Searching for the next pandemic flu virus? There’s another factor to keep in mind.

Electron microscopy image of an influenza virus

This electron microscopy image of an influenza virus shows the stability altering residues, highlighted in yellow, that effect the pandemic capacity of swine flu.

Before COVID-19, influenza was the virus most associated with pandemics. The 2009 H1N1 pandemic swine flu virus was the first pandemic of the 21st Century. The virus killed upward of 575,400 people worldwide. Federal health officials estimate 60.8 million U.S. residents were infected and close to 12,500 died.

In the middle of the current pandemic, St. Jude Children’s Research Hospital scientists are working hard to enhance the global flu surveillance system and improve their ability to recognize animal viruses with the most potential to cause a pandemic. Current flu surveillance includes monitoring a variety of environmental, epidemiological and viral factors.

Pandemic potential expanded

Research led by Charles Russell, PhD, of St. Jude Infectious Diseases, identified another trait to consider when evaluating the pandemic potential of animal viruses. That is the stability of the hemagglutinin (HA) protein. The findings appeared this week in the journal eLIFE. Meng Hu, PhD, a postdoctoral fellow in Russell’s lab, is the first author.

HA is the surface protein the flu virus uses to bind to and invade host cells. HA binding preferences vary by species. To bind human cells, the HA of avian and swine flu viruses must adapt. HA also triggers the immune response that combats the infection. A novel HA puts the immune system at a disadvantage, forcing it to play catch up after infections have started. Investigators currently track both aspects of HA—binding and novelty—to spot animal viruses with pandemic potential.

Russell and his colleagues reported that HA stability in mildly acidic conditions like those in the human upper respiratory tract also factor into the pandemic potential of swine flu viruses.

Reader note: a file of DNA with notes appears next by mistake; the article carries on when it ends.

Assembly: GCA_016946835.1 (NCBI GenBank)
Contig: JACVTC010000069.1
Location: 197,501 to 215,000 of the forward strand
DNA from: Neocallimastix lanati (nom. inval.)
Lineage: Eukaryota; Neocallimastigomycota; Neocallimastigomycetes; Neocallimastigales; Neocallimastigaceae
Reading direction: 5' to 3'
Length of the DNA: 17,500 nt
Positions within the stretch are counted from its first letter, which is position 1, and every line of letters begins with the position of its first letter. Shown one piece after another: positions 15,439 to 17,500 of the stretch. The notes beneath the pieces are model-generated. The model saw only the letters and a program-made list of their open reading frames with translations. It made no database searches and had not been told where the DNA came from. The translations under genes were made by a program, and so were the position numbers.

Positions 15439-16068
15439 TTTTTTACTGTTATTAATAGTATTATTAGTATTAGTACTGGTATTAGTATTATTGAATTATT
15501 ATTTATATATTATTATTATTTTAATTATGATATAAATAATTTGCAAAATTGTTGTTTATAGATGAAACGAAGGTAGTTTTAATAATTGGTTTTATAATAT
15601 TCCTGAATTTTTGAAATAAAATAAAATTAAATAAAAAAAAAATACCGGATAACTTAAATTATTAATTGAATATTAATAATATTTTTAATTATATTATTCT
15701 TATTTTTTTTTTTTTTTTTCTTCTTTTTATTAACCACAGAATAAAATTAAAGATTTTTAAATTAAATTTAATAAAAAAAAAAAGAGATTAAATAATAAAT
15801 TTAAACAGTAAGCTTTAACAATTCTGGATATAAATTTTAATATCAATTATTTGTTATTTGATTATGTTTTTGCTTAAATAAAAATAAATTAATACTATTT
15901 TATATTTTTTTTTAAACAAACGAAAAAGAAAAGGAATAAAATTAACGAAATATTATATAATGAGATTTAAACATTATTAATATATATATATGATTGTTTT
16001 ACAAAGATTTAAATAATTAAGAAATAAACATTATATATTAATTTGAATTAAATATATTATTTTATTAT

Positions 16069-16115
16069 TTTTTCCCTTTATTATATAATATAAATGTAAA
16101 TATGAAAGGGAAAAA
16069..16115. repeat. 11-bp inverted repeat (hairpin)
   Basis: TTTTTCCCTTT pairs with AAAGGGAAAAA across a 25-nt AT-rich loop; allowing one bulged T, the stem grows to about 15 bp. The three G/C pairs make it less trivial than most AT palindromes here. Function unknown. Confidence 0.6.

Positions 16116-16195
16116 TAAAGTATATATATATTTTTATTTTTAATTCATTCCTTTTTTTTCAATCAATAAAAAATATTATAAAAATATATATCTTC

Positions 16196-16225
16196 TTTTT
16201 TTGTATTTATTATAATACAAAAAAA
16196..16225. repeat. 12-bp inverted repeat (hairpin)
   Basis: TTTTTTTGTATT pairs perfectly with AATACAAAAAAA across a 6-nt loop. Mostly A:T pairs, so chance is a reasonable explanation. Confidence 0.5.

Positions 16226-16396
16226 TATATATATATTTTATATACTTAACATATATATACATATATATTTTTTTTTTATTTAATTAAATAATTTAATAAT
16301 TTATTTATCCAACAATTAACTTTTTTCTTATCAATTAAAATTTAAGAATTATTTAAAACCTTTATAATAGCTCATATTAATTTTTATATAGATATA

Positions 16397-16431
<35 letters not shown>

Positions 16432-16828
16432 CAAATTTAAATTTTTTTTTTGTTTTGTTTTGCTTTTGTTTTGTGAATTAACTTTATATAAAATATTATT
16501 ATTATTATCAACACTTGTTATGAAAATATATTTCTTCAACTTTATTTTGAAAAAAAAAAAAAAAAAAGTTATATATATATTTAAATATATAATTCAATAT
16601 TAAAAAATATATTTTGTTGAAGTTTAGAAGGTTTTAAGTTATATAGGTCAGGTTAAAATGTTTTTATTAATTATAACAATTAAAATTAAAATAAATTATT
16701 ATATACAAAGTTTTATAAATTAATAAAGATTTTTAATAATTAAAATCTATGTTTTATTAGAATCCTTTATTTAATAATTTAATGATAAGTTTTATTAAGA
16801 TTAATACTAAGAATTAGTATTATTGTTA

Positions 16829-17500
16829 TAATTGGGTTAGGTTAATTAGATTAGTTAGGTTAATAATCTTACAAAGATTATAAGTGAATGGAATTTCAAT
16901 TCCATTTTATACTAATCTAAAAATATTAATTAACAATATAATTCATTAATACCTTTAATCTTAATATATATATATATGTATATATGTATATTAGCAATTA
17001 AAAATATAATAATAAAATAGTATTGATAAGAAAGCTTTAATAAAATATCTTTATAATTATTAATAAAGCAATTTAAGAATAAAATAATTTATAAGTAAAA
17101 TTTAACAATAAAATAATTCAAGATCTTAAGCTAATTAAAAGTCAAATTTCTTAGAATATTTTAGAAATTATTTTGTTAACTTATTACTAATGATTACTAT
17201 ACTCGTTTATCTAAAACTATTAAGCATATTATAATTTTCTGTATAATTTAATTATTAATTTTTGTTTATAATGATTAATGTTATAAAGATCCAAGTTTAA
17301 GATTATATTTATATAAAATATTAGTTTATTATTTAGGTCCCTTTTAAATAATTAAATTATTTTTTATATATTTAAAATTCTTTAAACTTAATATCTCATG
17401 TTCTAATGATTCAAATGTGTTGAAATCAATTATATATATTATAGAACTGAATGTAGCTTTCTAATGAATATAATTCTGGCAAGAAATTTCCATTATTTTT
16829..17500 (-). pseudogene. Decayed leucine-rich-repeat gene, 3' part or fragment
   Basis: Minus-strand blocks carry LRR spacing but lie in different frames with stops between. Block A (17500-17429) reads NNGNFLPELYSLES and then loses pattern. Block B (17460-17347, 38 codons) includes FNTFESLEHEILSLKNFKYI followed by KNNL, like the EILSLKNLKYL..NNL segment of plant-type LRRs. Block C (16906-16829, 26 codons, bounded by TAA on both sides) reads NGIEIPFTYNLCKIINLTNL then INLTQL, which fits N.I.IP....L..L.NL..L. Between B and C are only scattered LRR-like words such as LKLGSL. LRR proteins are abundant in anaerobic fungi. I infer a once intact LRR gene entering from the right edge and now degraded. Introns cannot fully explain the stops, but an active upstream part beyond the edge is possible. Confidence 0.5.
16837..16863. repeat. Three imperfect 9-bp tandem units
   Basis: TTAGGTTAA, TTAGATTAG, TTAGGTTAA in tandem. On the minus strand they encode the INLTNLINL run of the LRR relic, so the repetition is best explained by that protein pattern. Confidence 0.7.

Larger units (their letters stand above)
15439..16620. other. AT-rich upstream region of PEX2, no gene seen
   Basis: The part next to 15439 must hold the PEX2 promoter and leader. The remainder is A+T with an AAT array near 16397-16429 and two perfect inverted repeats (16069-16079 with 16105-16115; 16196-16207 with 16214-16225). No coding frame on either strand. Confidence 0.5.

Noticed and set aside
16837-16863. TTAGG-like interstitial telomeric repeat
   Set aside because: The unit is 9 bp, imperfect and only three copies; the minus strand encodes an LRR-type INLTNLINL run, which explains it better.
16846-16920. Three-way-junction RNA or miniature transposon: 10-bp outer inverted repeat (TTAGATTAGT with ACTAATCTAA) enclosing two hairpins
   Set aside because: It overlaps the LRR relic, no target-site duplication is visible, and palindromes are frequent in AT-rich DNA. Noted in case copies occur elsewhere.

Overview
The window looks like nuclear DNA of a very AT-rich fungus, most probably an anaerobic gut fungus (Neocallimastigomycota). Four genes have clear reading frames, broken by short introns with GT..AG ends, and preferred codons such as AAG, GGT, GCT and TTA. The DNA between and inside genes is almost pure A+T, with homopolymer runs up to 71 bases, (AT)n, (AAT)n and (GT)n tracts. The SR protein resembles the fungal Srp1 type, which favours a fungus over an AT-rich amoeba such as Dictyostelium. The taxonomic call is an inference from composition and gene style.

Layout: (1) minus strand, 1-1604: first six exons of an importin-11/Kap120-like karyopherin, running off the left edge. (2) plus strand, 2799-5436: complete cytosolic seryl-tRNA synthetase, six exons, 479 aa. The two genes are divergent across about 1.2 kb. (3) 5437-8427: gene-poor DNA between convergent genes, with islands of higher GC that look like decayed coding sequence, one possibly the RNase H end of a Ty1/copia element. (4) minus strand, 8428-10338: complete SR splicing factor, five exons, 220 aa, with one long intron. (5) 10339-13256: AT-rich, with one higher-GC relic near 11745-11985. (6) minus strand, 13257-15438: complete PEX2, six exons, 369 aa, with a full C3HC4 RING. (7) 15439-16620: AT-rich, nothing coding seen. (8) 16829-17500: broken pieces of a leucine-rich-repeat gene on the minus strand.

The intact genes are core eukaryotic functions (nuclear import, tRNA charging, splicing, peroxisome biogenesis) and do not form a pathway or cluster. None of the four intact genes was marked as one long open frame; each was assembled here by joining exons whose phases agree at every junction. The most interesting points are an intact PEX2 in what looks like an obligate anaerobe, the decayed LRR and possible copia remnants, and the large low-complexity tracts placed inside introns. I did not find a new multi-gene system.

Setting conditions for airborne transmission

Scientists knew HA binding is just one step. Infection requires that binding be followed by fusion of virus and host cell membranes, then release of the viral genome into host cells and production of more flu virus. Human flu viruses have a relatively stable HA. Protein activation and viral genome release occurs at a mildly acidic pH of 5.5 or less. The HA is typically less stable in animal viruses. Their preferred pH, or the pH of activation, is typically higher at pH 5.5 or above.

Researchers reported that HA stability promoted airborne transmission of swine flu viruses in ferrets, which model human flu infections. Airborne transmission is an established indicator of flu viruses with pandemic potential. “This study and others show that the stability of the HA protein should be considered along with receptor binding when evaluating the pandemic potential of a flu virus,” Russell said. The findings build on Russell’s 2016 paper that showed that a human pandemic flu virus lost its pandemic capacity when the HA was destabilized. The paper was published in the Proceedings of the National Academy of Sciences (PNAS).

The viruses varied widely in HA protein stability and included HA genes that are closely related to the 2009 pandemic virus. When researchers compared airborne transmission in ferrets, the virus that transmitted most effectively had an HA that was stable and adapted for binding the human receptor.

“This work drives home that we need to think about these HA properties as partners that travel together,” Russell said. “Both are necessary for viruses to become transmissible in humans. Surveillance systems should be expanded to reflect this.”

The swine flu viruses in this study were collected as part of the hospital’s role as a Center of Excellence for Influenza Research and Surveillance for the National Institutes of Allergy and Infectious Diseases. The institution is also a collaborating center with the World Health Organization Global Influenza Surveillance and Response System.

About the author

Mary Powers is a former member of the Strategic Communications, Education and Outreach Department at St. Jude Children’s Research Hospital.

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